From what I’ve seen, claiming no religious affiliation does not mean antagonistic to the possibility of faith. Nones are largely neutral and have no opinion about faith. Dones are the same, yet they also carry some religious memory. More importantly, the nones and dones are not against ideas of spirituality. They are “spiritual but not religious”, and it’s this majority segment in Canadian culture that the church lacks competency to connect with. It’s also where we have our greatest opportunity.
Around 75% of Canadians do not attend a regular religious service yet remain spiritual. This sounds like a renewed opportunity for the church.
Today’s Canada has emerged without a participating church because we are used to being the centre of attention. My grandma’s church just assumed people would come to them looking for answers to life’s problems. Christendom created a posture where the church could sit back and wait for the world to come to it. It’s a posture that hasn’t fundamentally changed with culture. The core activities around a Sunday service are the same although the delivery may be different. Similarly, the core language in our kingdom expressions hasn’t shifted much either.
Case in point, is your church able to tell the story of Jesus in a language that outsiders can grasp?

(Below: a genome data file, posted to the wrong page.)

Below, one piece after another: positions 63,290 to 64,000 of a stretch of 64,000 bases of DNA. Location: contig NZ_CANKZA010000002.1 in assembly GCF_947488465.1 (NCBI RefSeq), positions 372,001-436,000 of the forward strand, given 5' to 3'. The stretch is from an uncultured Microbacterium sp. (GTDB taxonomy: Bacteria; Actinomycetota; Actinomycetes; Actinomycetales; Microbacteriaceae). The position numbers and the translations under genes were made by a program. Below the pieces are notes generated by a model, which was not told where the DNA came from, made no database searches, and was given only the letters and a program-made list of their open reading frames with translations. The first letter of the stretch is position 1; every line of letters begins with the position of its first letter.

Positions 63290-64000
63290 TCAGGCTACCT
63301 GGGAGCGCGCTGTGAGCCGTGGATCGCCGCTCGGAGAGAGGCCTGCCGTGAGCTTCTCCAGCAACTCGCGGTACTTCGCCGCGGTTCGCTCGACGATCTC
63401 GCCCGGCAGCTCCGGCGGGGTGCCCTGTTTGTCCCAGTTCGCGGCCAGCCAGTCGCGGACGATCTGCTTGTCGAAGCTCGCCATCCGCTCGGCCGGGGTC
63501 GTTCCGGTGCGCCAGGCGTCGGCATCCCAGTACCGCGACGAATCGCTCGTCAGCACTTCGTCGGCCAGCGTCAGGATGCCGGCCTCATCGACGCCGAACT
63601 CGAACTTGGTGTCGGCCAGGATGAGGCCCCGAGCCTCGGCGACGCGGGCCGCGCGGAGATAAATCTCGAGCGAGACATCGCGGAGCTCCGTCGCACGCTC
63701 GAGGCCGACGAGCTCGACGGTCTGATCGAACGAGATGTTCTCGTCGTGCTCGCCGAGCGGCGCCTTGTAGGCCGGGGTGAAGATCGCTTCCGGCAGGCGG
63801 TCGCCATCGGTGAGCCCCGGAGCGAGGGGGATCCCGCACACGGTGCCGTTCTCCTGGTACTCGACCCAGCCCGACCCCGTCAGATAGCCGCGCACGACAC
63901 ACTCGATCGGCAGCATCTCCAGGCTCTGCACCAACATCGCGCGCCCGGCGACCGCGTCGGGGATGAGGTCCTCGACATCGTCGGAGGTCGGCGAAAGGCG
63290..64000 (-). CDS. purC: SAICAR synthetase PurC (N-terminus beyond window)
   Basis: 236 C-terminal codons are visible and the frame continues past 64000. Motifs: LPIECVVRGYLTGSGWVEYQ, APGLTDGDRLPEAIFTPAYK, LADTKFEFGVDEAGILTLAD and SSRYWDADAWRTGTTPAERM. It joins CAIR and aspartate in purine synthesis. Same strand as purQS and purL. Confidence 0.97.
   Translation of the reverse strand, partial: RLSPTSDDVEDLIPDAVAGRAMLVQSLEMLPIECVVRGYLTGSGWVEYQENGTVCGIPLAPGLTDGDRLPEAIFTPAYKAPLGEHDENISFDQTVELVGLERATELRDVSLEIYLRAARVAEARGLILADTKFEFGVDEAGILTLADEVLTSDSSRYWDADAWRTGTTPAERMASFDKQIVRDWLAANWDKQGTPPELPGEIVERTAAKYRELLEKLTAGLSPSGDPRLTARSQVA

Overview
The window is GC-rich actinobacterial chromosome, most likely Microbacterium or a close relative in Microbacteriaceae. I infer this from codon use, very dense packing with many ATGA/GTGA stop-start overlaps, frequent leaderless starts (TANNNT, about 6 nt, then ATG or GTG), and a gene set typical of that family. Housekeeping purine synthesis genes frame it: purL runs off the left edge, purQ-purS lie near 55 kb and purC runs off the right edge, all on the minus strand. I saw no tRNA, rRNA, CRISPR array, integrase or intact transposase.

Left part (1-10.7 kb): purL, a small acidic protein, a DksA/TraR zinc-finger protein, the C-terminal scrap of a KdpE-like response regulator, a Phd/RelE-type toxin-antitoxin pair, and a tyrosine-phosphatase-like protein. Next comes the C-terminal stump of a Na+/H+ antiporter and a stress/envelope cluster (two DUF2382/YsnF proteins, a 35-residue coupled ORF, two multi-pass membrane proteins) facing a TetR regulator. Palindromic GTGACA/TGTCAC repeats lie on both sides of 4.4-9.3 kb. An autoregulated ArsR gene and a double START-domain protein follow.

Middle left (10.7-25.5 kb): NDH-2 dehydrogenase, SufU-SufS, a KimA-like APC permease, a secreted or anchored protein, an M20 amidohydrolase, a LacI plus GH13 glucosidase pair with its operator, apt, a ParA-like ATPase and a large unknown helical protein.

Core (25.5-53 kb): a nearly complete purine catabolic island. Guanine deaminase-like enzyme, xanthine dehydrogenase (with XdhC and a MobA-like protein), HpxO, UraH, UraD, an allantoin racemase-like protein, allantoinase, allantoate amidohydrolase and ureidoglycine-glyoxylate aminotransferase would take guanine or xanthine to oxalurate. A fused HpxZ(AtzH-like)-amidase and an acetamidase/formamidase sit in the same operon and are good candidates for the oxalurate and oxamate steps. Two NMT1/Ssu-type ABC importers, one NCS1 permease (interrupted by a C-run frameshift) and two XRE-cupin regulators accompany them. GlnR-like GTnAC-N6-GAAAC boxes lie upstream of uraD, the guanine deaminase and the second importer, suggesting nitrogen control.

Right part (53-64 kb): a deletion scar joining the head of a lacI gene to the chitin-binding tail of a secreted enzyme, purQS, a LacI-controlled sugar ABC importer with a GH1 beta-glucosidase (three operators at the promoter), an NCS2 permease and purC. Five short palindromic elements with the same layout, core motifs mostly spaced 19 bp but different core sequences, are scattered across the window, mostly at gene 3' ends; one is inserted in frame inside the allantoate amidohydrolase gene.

It’s one thing to talk about what we’re missing, but it’s another to suggest some ideas moving forward. So with the problem in mind, here are five ideas for the church to survive and thrive in post-Christian Canada. (These are only ideas, not an exhaustive list, and are in no particular order.)
1) Re-Orientation of Towards Mission
This idea of mission (search for topics on the “missional church”) is based in the building of the church found in Ephesians 4.
Most often mission in the church is something done “out there” in a far away land by professional missionaries. At home it amounts to “outreach” programs for a season. What if we fundamentally altered the way we approached mission? What if we re-valued the mission right here at home?
God is a missionary God seeking to reconcile all of creation. We are invited to participate in this unfolding kingdom in the here and now. Mission as the lens through which we filter the function of the church is better suited to release congregations to be present in our neighbourhoods and cities. It helps raise the gifts of the people in the church to live out mission in their own context.
2) Revalue Presence and Place
My grandma walked to one of the three parish churches in her neighbourhood. We need to reclaim the parish mentality without the inherited cultural power and privilege that Christendom afforded. Commuter churches devalue place. We have to revalue the places we live. Proximity counts big because at the heart of the Christian faith is the incarnation—God with us in touch, feel, smell, all things you obtain through presence. We need to learn to serve the needs and dreams of the people we live around. Finding ways to revalue our immediate neighbourhoods, which includes loving thy neighbour in action and deed, are important attributes of the church in post-Christendom.
Pragmatically, we also all don’t spend our entire lives in our neighbourhoods. That’s why in addition to place we must value presence. Everywhere we go has kingdom potential at work, and those spaces, and the people in them, count.